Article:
From: Keith Henson (firstname.lastname@example.org)
Date: Mon 25 Apr 2005 - 01:58:07 GMT
At 08:00 PM 24/04/05 +0200, you wrote:
>Bill Spight wrote:
>>>I'd hesitate to describe myself as a purist of any sort, but I
>>>certainly don't see any threat to meme theory from the claim that
>>>some cultural information may not be memetic. After all many people
>>>would want to describe many animals as having culture, without being
>>>willing to label it as memetic.
>Because there is a qualitative difference between human and (most?) animal
>culture which even the most ardent anti-speciesist wouldn't deny . . .
If memes, elements of culture, are just information, what's the problem
with whale songs, bird songs and tool making, and chimps termite hunting
with tools and cracking nuts on anvil stones being memes?
>>>Similarly human culture, if it is
>>>memetic now, must have evolved from a point at which it was not
>>*Must* have? Again, how come?
>. . . and this - together with emerging evidence about the potential
>cultural sophistication of at least some individual animals - leads me to
>believe in a continuum between non-human and human culture, with memes
>evolving from more primitive mental/cultural replicators (or insert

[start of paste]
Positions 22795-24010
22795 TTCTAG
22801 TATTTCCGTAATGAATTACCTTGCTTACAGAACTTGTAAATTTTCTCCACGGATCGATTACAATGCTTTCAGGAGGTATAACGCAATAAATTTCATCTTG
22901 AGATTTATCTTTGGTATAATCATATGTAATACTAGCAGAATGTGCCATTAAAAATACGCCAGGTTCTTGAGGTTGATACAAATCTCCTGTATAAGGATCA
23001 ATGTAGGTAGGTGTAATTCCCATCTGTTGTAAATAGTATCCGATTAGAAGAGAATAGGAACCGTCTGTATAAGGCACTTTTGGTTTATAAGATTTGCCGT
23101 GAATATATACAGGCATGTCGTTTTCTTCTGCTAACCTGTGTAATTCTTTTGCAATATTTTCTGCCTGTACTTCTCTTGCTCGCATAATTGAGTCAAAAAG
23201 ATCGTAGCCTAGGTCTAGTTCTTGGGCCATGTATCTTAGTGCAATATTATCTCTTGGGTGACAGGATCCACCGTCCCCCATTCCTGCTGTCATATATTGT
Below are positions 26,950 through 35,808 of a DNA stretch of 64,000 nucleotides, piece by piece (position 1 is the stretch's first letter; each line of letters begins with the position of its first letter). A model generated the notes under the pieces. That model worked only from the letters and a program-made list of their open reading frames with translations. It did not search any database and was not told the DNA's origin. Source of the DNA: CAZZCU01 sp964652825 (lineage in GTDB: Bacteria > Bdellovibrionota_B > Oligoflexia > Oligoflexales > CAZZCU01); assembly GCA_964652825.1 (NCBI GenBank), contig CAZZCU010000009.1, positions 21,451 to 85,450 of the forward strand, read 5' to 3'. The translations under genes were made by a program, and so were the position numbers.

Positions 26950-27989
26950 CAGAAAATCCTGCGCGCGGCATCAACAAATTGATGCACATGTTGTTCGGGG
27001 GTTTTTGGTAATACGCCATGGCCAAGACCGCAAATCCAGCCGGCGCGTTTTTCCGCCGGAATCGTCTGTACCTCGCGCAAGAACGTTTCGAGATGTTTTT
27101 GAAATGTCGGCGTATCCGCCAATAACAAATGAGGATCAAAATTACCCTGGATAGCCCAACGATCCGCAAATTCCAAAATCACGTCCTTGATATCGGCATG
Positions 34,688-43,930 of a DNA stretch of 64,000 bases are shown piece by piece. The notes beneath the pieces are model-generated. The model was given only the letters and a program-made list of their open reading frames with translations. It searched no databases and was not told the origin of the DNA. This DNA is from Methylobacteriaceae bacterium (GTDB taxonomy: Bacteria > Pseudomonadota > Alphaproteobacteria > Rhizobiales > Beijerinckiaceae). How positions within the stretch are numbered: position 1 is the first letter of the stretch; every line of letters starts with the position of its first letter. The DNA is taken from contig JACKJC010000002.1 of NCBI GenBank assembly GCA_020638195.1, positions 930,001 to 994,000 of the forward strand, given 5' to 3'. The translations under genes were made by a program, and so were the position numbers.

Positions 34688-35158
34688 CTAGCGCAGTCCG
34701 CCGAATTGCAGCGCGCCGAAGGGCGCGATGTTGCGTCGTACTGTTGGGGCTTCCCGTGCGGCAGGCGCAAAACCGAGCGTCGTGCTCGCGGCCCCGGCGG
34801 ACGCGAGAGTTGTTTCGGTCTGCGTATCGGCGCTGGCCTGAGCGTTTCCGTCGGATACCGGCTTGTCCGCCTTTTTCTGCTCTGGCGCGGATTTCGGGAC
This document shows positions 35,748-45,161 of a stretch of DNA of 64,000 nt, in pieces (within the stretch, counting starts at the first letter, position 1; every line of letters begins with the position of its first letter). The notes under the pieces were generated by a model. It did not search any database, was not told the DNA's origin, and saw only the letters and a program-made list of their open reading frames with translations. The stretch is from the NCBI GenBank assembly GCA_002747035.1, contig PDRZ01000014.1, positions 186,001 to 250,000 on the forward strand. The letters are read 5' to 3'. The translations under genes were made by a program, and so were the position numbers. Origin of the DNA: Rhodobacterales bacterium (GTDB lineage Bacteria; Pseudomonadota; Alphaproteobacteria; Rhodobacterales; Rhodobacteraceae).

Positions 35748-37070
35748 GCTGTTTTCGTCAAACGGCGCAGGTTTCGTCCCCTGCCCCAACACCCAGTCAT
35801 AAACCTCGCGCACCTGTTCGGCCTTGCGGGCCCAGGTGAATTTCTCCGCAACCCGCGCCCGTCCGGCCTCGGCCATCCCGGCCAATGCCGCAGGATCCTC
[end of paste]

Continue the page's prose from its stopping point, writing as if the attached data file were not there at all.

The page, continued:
>alternative word here if you prefer.
If it is replicating information that is passed from one animal to another,
by learning or imitation is defined as a meme than animals that start doing
it are replicating memes.
Animals were able to learn from their environment, such matters as where
their den was located or . If an animal picks up behavior modifying
information from another animal, that a meme being passed. The ability to
pass information from one animal to another comes originally from animal's
ability to learn.
Mammals are generally good at this, primates are very good, great apes even
better, and humans unsurpassed. It isn't hard to see where the mental
capacity to support culture comes from (where memes are elements of culture).
This was distributed via the memetics list associated with the
Journal of Memetics - Evolutionary Models of Information Transmission
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